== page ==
RachelsmallI picked the ‘My Favourite Things’ theme because I thought it would be a great opportunity to make something from a period of history that I really loved the fashions of, but hadn’t made anything from before. I quickly settled on the 1870s and started doing research based on extant garments and contemporary portraits. I was particularly inspired by early 1870s day dresses, which had simple, elegant trimmings and colour schemes featuring two or three shades of the same colour. These dresses really appealed to my love of simple, unfussy shapes and subtle colour schemes, so once I saw them I knew that I wanted to make something like them.

I picked the year 1873 and designed a winter season day dress, since winter is my favourite time of year so it seemed to fit the theme. I also picked one of my favourite colours, red, and my favourite fabrics, silk and velvet, to make the dress. I also drew inspiration from my favourite fashion designer; Charles Frederick Worth, and favourite artistic movement; the Pre-Raphaelites. Basically, whenever there was a design choice I tried to fulfil the theme as much as possible by picking my favourite of whatever options were available!

I wanted to challenge myself so I decided to make a whole outfit. I made a set of underwear consisting of chemise, drawers and corset, a bustle and quilted petticoat and a bodice, skirt and bonnet, which is probably the largest number of garments I have made for a single project. Most of these were items I had never made before so getting to grips with the different shapes and construction techniques for things like drawers, bustles and 19th century bodices was a steep, but fun, learning curve. The sheer amount of planning and actual sewing was probably my biggest hurdle in completing this project and I did struggle to fit in long hours of sewing around my day job - also sewing related, so there was no respite!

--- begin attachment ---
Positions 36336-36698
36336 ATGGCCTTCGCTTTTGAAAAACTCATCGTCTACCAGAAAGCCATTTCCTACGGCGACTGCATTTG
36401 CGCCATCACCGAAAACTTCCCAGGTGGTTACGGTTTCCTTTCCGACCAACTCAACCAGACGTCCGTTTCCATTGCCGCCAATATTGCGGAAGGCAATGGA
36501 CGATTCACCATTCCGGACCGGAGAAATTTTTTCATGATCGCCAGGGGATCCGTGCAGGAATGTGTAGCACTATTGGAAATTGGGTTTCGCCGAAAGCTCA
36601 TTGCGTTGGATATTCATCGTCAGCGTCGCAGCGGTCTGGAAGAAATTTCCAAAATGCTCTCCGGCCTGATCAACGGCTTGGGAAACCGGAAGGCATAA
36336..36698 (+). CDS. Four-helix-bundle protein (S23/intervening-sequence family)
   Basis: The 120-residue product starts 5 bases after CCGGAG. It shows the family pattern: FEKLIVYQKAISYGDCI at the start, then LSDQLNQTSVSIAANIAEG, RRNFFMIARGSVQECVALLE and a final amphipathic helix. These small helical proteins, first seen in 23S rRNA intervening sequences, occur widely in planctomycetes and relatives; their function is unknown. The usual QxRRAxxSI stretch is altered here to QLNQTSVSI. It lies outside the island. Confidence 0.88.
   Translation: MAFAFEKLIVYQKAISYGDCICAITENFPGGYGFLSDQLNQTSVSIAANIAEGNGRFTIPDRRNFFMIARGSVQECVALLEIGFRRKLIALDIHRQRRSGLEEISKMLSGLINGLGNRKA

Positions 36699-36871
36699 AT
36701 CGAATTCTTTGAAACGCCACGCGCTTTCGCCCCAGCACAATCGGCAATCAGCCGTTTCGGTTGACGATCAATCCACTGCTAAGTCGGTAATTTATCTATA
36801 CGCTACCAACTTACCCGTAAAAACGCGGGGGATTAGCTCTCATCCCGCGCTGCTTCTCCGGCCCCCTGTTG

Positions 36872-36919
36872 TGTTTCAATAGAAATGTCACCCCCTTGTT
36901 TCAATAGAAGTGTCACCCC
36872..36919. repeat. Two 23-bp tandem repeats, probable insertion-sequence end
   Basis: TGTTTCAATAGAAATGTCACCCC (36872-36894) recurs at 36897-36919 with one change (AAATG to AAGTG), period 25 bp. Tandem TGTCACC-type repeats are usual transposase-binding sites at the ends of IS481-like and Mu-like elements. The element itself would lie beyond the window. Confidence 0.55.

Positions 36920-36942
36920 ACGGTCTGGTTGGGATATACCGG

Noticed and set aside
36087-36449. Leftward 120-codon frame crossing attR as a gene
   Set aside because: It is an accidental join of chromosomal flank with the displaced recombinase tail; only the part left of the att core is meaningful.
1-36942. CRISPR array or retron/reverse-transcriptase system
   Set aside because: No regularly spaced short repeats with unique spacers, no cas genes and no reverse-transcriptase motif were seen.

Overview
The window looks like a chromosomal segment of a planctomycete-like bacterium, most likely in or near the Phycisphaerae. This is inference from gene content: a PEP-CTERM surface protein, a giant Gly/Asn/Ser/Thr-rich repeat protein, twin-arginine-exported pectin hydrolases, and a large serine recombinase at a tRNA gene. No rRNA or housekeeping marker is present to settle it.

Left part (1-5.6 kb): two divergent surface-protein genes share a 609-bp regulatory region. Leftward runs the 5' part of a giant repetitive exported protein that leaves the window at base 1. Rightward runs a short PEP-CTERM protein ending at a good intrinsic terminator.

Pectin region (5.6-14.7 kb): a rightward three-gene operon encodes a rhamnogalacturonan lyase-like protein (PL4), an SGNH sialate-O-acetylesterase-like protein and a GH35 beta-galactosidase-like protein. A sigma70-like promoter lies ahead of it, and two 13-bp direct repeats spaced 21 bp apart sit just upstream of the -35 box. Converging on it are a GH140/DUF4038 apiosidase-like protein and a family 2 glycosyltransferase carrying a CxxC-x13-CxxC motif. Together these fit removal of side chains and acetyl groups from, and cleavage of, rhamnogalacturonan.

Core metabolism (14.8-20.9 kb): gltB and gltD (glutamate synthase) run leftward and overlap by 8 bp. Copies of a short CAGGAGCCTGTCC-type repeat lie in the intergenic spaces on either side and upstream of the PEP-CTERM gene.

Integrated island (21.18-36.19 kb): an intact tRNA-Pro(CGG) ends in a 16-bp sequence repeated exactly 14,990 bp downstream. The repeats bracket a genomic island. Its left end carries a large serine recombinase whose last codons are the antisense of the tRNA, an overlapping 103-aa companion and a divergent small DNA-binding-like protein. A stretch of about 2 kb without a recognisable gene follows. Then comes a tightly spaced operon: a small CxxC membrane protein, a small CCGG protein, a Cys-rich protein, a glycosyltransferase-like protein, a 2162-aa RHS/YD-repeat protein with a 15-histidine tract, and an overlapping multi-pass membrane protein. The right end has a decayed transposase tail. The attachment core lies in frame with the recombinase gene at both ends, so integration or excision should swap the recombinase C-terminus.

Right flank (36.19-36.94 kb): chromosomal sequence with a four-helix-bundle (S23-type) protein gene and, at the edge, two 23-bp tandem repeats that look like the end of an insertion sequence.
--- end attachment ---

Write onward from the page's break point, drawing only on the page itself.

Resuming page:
The chemise and drawers are white cotton, trimmed with vintage lace and antique buttons. The corset is plum cotton backed satin, interlined with cotton canvas, lined with striped cotton twill and trimmed with handmade cord, flossing and vintage lace. The bustle is the same striped cotton twill as the corset lining. The quilted petticoat is printed cotton, interlined round the hem with cotton wadding and stiffened further with thick cotton cord. The bodice and skirt which make up the dress are of holly berry red (hence the name of the dress) silk trimmed with mahogany red rayon velvet. The bodice is lined with glazed cotton and cotton twill. The bonnet is made of wired buckram covered in the rayon velvet and trimmed with antique feathers, vintage ribbon, floristry berries and paper flowers.

Apart from the bonnet, which was entirely hand sewn, each garment has a mixture of hand and machine sewing in the construction. I tried to use machine sewing only where it would have been used in the 1870s, so things like hems, trimmings and fastenings were sewn by hand. I’ve uploaded lots of notes and progress photos to my dress diary so you can see the processes I used for each garment and my progress through the project as a whole.

Read more at Rachel's blog

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Absolutely wonderful!
Such beautiful clothes, both the fabulous corset, the elegant dress and the pretty bonnet! You have picked so fine materials and everyting is so finely excecuted. Together with the parasol you certainly look as one of the preraphaelite models.


This is lovely. I love how all the garments which make up the whole outfit are pictured here, I think it's essential for a non costumer like me to understand the complexity of a period outfit and how it works. Excellent work!
I love that you made all the undergarments with it! The puff trim along the bottom of the dress is great and just the overall color of the outfit is so pretty! The hat is adorable too! I really appreciated the detailed pictures you put on your blog of the dress. You did a great job! good luck!

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